2015-12-23

ICANN Accountability, What Is The Global Public Interest (GPI)?

A dispute is brewing between the ICANN Board of Directors and the Cross Community Working Group on Enhancing ICANN Accountability (CCWG-Accountability)--which is part of the IANA Stewardship Transition process--over the definition of, or application of, the term "global public interest" (GPI) as it applies to the CCWG-Accountability proposal.

The term global public interest is used in ICANN's Articles of Incorporation as set out by Board Member Bruce Tonkin in his response below to the question recently asked by the CCWG-Accountability:

CCWG-Accountability Question: "What are the legal basis and criteria  by which the Board considers a given Recommendation to be contrary to the Global Public Interest? Clarification would really be useful to help our group, but also the Chartering Organizations, to check our own recommendations."

Response from the Board Liaison (Bruce Tonkin): "Coming to an agreed definition of the global public interest is part of ICANN’s strategic plan. It is the 5th of five strategic initiatives: “Develop and implement a global public interest framework bounded by ICANN’s mission.” Until this is done, the Board is guided by the global public interest as set out in our Articles of Incorporation: "... in recognition of the fact that the Internet is an international network of networks, owned by no single nation, individual or organization, ICANN shall, except as limited by Article 5 hereof, pursue the charitable and public purposes of lessening the burdens of government and promoting the global public interest in the operational stability of the Internet by

(i) coordinating the assignment of Internet technical parameters as needed to maintain universal connectivity on the Internet;

(ii) performing and overseeing functions related to the coordination of the Internet Protocol ("IP") address space;

(iii) performing and overseeing functions related to the coordination of the Internet domain name system ("DNS"), including the development of policies for determining the circumstances under which new top-level domains are added to the DNS root system;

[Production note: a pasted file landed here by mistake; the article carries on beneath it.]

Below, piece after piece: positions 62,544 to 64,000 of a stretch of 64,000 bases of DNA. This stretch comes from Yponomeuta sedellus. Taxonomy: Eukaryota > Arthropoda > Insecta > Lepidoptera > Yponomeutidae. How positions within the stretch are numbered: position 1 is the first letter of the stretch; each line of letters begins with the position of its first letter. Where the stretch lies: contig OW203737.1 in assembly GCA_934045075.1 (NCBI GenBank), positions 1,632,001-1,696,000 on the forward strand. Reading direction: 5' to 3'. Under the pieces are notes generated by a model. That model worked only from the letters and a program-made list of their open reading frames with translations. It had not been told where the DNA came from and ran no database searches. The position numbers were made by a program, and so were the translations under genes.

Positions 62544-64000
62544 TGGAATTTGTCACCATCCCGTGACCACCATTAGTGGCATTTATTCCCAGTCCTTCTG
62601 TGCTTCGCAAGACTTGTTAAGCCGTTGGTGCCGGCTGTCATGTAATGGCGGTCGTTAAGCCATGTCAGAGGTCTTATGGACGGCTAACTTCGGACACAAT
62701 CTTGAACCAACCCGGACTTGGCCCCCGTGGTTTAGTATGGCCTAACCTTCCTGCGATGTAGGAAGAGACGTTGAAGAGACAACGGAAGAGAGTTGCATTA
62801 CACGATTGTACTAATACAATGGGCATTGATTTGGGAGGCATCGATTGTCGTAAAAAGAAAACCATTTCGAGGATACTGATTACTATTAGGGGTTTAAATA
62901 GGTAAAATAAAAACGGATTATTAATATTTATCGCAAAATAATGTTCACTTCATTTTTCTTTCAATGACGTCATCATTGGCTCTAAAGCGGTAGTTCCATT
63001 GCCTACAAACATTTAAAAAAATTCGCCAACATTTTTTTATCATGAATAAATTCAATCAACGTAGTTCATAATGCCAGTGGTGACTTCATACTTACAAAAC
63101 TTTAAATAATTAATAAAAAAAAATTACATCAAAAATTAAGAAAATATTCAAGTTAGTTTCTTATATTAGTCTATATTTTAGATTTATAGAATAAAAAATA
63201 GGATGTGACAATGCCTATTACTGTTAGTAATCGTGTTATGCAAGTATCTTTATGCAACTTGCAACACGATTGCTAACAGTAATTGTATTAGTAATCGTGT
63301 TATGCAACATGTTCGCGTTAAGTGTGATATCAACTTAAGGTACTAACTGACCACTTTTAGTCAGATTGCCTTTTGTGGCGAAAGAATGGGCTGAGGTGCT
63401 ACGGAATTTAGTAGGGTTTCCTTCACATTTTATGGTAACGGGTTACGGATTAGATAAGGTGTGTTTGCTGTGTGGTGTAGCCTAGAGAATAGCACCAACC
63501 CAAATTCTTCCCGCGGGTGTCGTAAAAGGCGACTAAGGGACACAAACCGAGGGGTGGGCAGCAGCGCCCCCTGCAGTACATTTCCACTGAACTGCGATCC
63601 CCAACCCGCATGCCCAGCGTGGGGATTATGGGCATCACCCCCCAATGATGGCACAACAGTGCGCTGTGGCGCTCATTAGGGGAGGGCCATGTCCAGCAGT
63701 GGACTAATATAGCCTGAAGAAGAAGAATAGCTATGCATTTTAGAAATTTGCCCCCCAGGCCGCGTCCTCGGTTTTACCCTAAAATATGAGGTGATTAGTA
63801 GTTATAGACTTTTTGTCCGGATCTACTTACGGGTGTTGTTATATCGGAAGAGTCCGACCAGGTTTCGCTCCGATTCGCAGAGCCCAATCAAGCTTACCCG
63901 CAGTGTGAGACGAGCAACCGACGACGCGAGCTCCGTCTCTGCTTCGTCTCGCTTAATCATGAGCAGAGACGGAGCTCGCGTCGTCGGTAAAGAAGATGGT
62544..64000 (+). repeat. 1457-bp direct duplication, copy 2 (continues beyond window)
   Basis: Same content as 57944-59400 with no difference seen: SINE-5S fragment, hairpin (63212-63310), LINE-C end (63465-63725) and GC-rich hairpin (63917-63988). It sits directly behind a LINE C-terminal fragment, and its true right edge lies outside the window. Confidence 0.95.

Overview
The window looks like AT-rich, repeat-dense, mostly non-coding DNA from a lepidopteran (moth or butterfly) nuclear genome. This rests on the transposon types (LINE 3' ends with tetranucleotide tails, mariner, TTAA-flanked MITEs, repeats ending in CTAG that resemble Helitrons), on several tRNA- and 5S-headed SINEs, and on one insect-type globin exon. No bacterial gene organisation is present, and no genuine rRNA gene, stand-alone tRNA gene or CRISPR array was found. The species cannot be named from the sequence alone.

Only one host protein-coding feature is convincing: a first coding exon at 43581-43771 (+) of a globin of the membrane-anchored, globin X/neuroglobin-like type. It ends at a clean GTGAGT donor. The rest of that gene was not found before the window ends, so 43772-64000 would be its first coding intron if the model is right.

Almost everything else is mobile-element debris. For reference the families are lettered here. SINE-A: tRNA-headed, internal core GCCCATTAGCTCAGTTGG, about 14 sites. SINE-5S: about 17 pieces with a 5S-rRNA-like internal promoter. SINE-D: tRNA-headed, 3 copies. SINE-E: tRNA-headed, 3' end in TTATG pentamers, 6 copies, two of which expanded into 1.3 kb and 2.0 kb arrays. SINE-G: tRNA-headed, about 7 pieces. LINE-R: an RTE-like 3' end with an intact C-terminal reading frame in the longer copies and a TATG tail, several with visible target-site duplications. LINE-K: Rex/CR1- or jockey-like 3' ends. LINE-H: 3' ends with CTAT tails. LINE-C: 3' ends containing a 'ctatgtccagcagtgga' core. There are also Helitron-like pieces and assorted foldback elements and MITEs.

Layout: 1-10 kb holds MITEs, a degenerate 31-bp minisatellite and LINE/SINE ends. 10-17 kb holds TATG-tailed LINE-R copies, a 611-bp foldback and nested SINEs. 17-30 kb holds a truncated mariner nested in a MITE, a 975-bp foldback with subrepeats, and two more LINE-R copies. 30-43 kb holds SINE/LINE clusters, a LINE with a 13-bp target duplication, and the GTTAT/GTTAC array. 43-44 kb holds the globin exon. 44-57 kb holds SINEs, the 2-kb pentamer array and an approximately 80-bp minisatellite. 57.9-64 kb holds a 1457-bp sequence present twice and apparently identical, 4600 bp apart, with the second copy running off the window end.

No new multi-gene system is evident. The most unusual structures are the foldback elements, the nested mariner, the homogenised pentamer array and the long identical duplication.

(iv) overseeing operation of the authoritative Internet DNS root server system;

and (v) engaging in any other related lawful activity in furtherance of items (i) through (iv)."

By inference therefore any specifics of a proposal that could result in limiting ICANN’s ability to deliver on this role is a concern to the ICANN Board."


One Comment, of several, in Reply by one CCWG-Accountability participant:

"With respect Bruce, that is not responsive.  Your last statement that " any specifics of a proposal that could result in limiting ICANN’s ability to deliver on this role is a concern to the ICANN Board" is a truism -- but there are many things that might limit your ability (lack of funding say) that are not in any way connected to the global public interest.  You cannot possibly mean that if the Board thinks it limits ICANN it is, by definition, not in the GPI -- or if you do mean that then the Board has a very, very inflated sense of itself and the relative importance of its mission.

"Likewise there are many things in the global public interest that would improve (or at least not diminish) ICANN's ability to deliver the services it is tasked with delivering.   You can't possibly be saying that things which are affirmatively in the global interest (greater diversity, for example) are not in ICANN's definition of GPI if they can be judged by ICANN to interfere with its operations.   That, in effect, gives the Board a veto to say that it if adversely effects us, it can't be in the GPI -- even when the broader definition of GPI clearly suggests that it is.